A new report from the Urban Land Institute and PwC takes a close look at the biggest current and ongoing trends facing North American real estate investors.
And let me tell you: It’s a doozy.
The 107-page tome is full of charts, graphs, expert insights, and hundreds of valuable data points. It’s definitely not a read-in-one-sitting document, but it’s brimming with golden nuggets of info that any forward-thinking real estate investor should have.
Don’t have time to read the report? I’ve got you covered. I’ve combed the document and pulled out the top seven trends you’ll want on your radar.
1. The move toward specialization
Investor competition is on the rise, and it calls for a more creative approach to property selection.
As the report explains, "The competition to find investments that meet the return requirements of a growing investor pool has resulted in looking to new and more complex methods to find markets and property sectors that may fall outside the traditional size and growth metric."
In short, investors need to specialize and focus on niche-level opportunities. The report specifically mentions specialty markets like:
- senior housing,
- medical offices,
- cell towers,
- data centers,
- multifamily buildings,
- hotels, and
You’ll even find detailed city-by-city recommendations in many of these categories at the bottom of the report.
The main takeaway? ULI and PwC recommend that investors dive deep to discover "pearls of great value" in markets they’re considering. "Specialization has become the hallmark of many professional fields, and real estate is no exception," the report reads.
2. An ever-growing live-work-play mantra
Urban areas have long been a haven for the live-work-play lifestyle. Residents want walkable commutes, easy access to housing, and 24-hour amenities. But today, it’s not just major city centers providing this way of life.
The 24-hour live-work-play approach has officially entered suburbia, with smaller cities like Charleston, South Carolina, and Jacksonville, Florida, joining the ranks. It’s stretching from Brooklyn into New Jersey towns like Hoboken and Maplewood and from Manhattan into Yonkers and New Rochelle.
And it’s not slowing down, either. According to the report, investors should expect more communities to embrace the 24-hour (or at least 18-hour) lifestyle: "If the live-work-play formula could revive inner cities a quarter-century ago, there is no reason to think that it will not work in suburbs with the right bones and the will to succeed."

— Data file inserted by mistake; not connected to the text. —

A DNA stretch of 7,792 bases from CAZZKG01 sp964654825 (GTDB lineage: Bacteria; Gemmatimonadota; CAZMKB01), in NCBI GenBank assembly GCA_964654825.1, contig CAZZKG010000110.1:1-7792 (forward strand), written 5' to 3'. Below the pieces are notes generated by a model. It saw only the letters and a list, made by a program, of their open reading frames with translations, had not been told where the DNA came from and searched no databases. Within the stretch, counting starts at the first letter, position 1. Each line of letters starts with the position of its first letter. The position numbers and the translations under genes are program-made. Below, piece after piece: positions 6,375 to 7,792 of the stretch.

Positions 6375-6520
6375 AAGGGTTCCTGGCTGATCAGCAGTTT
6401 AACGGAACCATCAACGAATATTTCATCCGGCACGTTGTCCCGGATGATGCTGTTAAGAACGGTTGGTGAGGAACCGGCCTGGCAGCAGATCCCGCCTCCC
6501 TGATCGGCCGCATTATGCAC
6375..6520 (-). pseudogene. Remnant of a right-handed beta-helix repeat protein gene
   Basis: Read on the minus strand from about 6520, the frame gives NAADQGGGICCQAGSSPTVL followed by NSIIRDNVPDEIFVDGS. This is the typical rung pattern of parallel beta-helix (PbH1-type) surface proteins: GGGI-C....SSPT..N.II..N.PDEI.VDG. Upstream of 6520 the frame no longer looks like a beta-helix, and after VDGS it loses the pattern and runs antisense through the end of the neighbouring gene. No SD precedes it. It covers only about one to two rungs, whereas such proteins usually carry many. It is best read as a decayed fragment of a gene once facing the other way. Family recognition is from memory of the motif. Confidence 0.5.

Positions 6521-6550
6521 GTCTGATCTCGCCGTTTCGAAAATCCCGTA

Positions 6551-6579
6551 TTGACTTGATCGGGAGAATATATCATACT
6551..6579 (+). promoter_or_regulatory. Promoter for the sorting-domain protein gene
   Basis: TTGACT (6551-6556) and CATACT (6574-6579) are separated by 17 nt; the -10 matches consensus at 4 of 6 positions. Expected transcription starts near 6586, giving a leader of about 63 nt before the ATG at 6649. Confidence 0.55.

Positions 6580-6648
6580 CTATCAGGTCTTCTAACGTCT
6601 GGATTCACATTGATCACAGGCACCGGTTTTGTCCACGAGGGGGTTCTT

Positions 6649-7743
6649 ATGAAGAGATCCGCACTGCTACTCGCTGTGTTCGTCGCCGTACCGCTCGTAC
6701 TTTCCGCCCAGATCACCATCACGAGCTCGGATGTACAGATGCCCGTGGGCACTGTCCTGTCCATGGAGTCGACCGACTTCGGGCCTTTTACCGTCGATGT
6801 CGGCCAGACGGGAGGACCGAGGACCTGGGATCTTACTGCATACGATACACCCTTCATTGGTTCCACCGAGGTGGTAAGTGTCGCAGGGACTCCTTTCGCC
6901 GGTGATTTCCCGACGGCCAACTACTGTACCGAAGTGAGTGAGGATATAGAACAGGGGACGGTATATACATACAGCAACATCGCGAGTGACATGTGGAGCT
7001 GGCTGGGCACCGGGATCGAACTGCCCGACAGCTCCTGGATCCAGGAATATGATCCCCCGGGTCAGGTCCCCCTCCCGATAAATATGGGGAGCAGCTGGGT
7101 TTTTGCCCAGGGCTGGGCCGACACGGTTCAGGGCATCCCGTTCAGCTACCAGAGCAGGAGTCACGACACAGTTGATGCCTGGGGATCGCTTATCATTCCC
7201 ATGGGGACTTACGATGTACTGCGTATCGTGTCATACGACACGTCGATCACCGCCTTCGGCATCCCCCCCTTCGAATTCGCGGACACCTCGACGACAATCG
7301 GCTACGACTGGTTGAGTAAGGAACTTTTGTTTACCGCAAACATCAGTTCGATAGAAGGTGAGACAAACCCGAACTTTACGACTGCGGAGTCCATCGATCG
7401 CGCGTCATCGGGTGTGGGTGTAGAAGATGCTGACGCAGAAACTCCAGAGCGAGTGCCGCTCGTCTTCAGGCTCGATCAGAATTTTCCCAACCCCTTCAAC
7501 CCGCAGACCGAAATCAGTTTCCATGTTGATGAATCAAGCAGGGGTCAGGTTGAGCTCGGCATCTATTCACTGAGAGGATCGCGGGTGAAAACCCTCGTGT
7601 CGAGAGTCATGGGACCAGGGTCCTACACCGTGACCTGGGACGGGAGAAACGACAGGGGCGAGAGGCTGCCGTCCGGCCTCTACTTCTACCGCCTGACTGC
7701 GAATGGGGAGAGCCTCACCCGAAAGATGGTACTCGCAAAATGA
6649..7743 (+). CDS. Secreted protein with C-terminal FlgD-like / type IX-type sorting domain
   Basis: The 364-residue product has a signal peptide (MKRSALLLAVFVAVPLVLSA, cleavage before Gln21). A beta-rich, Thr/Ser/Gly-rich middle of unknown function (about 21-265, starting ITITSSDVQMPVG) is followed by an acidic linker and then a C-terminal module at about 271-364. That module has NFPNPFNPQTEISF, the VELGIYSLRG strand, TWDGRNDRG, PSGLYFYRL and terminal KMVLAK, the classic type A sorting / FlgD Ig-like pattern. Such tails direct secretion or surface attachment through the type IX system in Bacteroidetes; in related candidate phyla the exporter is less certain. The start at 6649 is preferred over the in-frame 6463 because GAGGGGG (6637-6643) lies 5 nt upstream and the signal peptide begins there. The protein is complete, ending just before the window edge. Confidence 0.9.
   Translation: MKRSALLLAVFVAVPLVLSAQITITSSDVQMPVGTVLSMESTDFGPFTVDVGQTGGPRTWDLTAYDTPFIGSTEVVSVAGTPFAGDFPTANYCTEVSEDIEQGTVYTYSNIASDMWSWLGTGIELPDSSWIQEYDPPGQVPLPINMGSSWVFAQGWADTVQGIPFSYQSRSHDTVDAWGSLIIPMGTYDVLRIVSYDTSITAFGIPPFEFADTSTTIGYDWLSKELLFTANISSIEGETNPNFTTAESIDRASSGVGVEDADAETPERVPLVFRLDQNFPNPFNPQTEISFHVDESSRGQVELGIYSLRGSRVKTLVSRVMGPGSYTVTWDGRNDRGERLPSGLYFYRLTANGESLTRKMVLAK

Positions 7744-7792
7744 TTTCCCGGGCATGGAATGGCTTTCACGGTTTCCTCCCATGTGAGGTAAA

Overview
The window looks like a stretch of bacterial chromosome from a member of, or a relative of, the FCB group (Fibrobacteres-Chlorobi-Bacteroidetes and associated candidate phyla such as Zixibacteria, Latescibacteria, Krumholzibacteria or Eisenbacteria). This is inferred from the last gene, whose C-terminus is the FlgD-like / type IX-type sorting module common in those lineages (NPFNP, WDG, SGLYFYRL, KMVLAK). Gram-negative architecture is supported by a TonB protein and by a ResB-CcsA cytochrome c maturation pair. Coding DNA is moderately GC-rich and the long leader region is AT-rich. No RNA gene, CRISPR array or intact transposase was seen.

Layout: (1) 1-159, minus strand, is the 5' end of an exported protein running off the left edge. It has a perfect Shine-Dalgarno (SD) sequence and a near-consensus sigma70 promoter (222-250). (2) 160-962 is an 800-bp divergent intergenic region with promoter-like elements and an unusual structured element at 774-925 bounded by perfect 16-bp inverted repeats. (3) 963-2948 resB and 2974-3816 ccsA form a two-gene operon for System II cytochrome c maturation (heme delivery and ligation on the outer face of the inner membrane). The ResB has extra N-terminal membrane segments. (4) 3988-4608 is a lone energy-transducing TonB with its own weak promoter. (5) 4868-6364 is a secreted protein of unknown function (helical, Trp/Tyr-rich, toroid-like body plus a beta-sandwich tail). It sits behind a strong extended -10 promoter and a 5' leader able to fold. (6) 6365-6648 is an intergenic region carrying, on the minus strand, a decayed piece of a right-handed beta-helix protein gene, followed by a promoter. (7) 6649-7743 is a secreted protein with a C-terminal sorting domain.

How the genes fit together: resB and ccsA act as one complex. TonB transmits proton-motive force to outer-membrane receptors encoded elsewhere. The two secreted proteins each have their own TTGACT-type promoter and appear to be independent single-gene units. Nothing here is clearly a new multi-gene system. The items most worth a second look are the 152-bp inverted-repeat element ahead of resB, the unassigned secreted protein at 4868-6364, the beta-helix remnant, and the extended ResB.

3. Heat as an influencer
Rising temperatures will impact investing from all angles, influencing where people migrate, the infrastructure required, and overall building costs. As the report puts it, "Without intervention, the current and potential future impacts of extremely high temperatures -- on real estate developments, infrastructure, and the economy -- could be substantial."
Some stats to note about this trend:
- July 2019 was the hottest month on record, according to NOAA.
- High temperatures in urban areas increase building cooling loads by 13%.
- Temperatures over 120 degrees make it too hot to fly. American Airlines canceled 40 Phoenix flights in June 2017 alone because of too-high temperatures.
Seattle is a great example of just how hard rising temperatures can hit investors. Before 2010, a mere 6% of Seattle rental properties had central air conditioning. Now, a full quarter of them do.
The news isn’t all bad, though. As the report notes, rent control can hurt potential short-term returns, but over the long haul, it could "provide for more steady, reliable investments to emerge."
5. A focus on community
Co-living, co-working, ride-sharing, and short-term rental hosting all point to a growing sense of community. People are more willing to share and interact with their neighbors these days, and it’s trickling down to the real estate world by way of co-living buildings, farm-based master-planned communities, and even reimagined office buildings.
"Office design even within large organizations has gone beyond the eclipse of the individual office and the blooming of common areas, to spaces that encourage serendipity even more than mere collaboration," the report reads. "The office spaces created specifically for the gig economy are even more designed to help this along, as they regard networking as an essential benefit for their users -- and provide social as well as productive opportunities to help this along."